13.11. Pauson-Khand reaction 1342

    13.12. Conclusion 1345

    Homework 1346

    Chapter 14. Student Syntheses: The First Synthetic Problem 1353

    14.1. Introduction 1353

    14.2. Total synthesis of securamine C 1355

    14.3. Total synthesis of variecolol 1364

    Disconnection Index 1377

    General Index 1383

    nbsp;

    Instructions and code to accessnbsp;Spartan software

    Quotes and reviews

    "Smith (Univ. of Connecticut) has geared this book to graduate-level course in organic synthesis, and he reinforces material in each chapter with relevant homework problems. The third edition (2nd ed., 2001; 1st ed., 1994) includes more than 600 new reactions and 900 new references, compared to the second edition. These reactions and references are all new since 2002, clearly illustrating the field’s continuing growth. Another key addition is the integration of synthesis-related molecular modeling problems using SpartanModel into the homework problems. The extensive index allows the reader to easily find specific information. Coverage of the topic is thorough, with very little wasted space on any of the 1,506 pages…. Summing Up: Recommended. Upper-division undergraduates through professionals/practitioners."--CHOICE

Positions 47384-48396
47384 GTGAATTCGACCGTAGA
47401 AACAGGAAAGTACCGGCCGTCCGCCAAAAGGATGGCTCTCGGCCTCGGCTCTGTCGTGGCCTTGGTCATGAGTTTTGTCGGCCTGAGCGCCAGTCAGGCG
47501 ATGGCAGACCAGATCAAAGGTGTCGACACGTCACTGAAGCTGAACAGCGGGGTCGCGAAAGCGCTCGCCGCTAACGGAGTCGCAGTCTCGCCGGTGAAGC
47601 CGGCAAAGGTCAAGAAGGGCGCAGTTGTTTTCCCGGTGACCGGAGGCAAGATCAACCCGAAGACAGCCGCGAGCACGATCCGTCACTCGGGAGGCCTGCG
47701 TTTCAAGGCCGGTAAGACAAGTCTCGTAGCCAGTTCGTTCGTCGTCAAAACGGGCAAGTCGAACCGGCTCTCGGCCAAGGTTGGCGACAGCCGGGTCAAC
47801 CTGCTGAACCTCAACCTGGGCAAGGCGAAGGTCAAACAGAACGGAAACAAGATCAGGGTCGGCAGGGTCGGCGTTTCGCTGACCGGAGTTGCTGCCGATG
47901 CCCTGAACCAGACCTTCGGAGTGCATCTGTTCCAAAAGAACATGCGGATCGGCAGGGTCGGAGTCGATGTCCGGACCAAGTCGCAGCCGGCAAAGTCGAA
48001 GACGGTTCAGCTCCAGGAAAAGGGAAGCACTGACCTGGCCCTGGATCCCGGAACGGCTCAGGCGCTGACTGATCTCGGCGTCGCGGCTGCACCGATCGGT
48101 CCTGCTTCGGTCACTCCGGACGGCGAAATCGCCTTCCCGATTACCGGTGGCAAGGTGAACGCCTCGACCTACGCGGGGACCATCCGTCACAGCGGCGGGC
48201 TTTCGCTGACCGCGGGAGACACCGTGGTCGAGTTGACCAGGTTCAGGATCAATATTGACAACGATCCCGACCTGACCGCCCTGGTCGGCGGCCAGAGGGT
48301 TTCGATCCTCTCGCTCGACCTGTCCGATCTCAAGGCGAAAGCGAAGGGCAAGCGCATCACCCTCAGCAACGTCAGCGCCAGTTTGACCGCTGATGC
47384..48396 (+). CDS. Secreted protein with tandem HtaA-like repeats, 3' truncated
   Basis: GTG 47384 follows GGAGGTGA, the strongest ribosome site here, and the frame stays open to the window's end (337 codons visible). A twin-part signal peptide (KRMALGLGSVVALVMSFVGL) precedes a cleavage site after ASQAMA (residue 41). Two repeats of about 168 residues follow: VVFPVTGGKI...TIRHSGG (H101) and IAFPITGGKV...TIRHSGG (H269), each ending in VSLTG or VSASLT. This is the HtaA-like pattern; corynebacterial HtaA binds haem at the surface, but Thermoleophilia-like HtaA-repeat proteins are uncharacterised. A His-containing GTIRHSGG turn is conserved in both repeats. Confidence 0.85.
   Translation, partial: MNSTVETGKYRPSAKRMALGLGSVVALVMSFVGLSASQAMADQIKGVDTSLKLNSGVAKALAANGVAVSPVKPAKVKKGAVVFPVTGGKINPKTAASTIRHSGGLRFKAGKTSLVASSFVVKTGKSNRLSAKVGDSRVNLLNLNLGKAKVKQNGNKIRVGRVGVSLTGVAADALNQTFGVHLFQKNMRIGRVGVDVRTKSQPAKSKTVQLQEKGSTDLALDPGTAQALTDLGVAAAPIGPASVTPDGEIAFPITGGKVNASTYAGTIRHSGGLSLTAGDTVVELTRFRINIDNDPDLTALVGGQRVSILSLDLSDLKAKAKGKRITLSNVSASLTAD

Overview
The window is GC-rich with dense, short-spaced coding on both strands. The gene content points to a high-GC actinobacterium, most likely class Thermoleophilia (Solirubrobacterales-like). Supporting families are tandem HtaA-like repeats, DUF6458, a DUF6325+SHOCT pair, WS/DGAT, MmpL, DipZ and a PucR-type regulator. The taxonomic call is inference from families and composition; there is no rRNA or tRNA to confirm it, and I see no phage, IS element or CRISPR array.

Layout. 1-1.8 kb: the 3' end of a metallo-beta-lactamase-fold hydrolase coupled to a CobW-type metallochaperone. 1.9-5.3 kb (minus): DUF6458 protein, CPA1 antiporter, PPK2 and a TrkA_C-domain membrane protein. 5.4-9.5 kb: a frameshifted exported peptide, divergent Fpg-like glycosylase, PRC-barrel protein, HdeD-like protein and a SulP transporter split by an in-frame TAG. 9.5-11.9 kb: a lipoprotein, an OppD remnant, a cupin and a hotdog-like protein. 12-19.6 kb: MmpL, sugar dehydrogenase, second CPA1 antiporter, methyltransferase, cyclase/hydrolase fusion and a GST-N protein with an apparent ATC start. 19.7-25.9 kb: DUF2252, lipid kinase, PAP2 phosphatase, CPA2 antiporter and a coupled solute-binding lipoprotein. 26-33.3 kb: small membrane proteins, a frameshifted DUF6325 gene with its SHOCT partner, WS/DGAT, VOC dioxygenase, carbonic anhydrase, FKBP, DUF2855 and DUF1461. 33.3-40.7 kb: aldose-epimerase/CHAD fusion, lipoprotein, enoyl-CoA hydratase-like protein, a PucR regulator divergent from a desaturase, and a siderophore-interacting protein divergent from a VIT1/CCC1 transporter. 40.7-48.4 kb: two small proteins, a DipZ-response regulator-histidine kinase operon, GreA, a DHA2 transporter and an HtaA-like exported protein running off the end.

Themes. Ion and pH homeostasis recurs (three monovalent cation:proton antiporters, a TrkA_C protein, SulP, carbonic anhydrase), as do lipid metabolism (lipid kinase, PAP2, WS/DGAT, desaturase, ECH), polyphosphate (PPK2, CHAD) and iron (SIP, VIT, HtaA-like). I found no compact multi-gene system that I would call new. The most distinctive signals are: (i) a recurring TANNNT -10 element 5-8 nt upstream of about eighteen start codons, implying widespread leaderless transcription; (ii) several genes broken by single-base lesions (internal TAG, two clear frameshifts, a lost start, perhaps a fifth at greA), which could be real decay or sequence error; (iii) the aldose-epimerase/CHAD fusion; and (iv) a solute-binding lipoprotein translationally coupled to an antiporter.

"This is without doubt a must-have organic chemistry textbook. It is clear, concise and very readable. Trying to write a textbook is extremely difficult and demanding, but trying to write one that is the superlative book in a student's, or practicing chemist's, library is an almost impossible task. Michael Smith has achieved that. From the very beginning you are immersed in the fundamentals of retrosynthesis, stereochemistry, oxidations, reductions and protecting group strategies. This is made complete by the thorough blend of theory and referenced examples from the literature. With a comprehensive toolkit of named organic reaction mechanisms to piece it all together, this is by far the all-in- one book for organic chemists. Organic Synthesis outshines the most popular organic chemistry books in my own collection and now takes its seat as my companion both in the lab and on my desk. I can wholeheartedly recommend this book to chemists at all stages of their career."--Chemistry World, June 2012, page 61